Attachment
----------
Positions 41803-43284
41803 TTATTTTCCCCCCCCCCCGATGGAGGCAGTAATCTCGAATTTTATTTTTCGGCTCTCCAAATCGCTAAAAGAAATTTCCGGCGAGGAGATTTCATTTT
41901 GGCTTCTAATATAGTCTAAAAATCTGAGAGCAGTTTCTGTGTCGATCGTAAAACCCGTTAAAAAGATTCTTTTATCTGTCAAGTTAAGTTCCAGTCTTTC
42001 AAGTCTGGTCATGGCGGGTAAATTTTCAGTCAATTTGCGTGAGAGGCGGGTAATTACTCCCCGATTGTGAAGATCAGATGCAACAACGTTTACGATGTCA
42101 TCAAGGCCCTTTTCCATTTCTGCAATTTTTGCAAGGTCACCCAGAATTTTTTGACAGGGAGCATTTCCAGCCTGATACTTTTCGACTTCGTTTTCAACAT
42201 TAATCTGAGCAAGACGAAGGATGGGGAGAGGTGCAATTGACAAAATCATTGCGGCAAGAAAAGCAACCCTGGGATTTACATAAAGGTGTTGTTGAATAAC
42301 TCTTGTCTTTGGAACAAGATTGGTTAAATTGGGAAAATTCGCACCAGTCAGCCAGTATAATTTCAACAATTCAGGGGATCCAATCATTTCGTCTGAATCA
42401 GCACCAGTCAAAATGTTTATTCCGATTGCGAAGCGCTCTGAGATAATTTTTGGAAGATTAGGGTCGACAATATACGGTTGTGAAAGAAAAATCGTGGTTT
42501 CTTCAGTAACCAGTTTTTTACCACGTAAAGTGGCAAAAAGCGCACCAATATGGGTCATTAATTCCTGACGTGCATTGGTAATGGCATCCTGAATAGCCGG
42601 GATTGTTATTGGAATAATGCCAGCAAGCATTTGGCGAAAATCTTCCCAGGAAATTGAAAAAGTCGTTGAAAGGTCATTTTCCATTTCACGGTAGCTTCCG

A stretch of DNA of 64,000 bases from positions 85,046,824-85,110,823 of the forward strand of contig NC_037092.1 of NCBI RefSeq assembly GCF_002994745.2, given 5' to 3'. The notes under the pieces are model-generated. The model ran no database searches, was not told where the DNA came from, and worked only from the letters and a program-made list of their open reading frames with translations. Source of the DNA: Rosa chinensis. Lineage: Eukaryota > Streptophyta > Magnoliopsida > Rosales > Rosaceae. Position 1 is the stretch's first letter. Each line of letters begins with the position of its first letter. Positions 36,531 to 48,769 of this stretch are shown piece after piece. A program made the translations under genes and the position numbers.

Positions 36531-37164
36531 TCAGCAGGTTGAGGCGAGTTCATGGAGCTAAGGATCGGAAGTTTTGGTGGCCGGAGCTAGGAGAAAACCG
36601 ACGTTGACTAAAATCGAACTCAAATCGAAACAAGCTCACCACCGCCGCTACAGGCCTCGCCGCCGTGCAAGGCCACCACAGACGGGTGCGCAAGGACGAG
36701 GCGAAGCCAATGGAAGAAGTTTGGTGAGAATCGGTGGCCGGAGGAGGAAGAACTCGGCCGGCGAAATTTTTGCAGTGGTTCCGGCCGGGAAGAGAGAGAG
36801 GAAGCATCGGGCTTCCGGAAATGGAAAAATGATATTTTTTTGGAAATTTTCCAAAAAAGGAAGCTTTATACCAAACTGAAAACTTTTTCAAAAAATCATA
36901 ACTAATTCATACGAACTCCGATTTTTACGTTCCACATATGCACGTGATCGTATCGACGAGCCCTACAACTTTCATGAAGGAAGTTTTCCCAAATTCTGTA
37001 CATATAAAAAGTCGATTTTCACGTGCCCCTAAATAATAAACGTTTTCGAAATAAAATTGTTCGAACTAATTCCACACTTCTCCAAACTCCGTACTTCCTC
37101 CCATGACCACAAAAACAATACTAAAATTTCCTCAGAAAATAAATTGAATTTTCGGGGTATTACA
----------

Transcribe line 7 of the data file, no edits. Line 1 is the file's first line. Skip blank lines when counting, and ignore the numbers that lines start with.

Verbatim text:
42301 TCTTGTCTTTGGAACAAGATTGGTTAAATTGGGAAAATTCGCACCAGTCAGCCAGTATAATTTCAACAATTCAGGGGATCCAATCATTTCGTCTGAATCA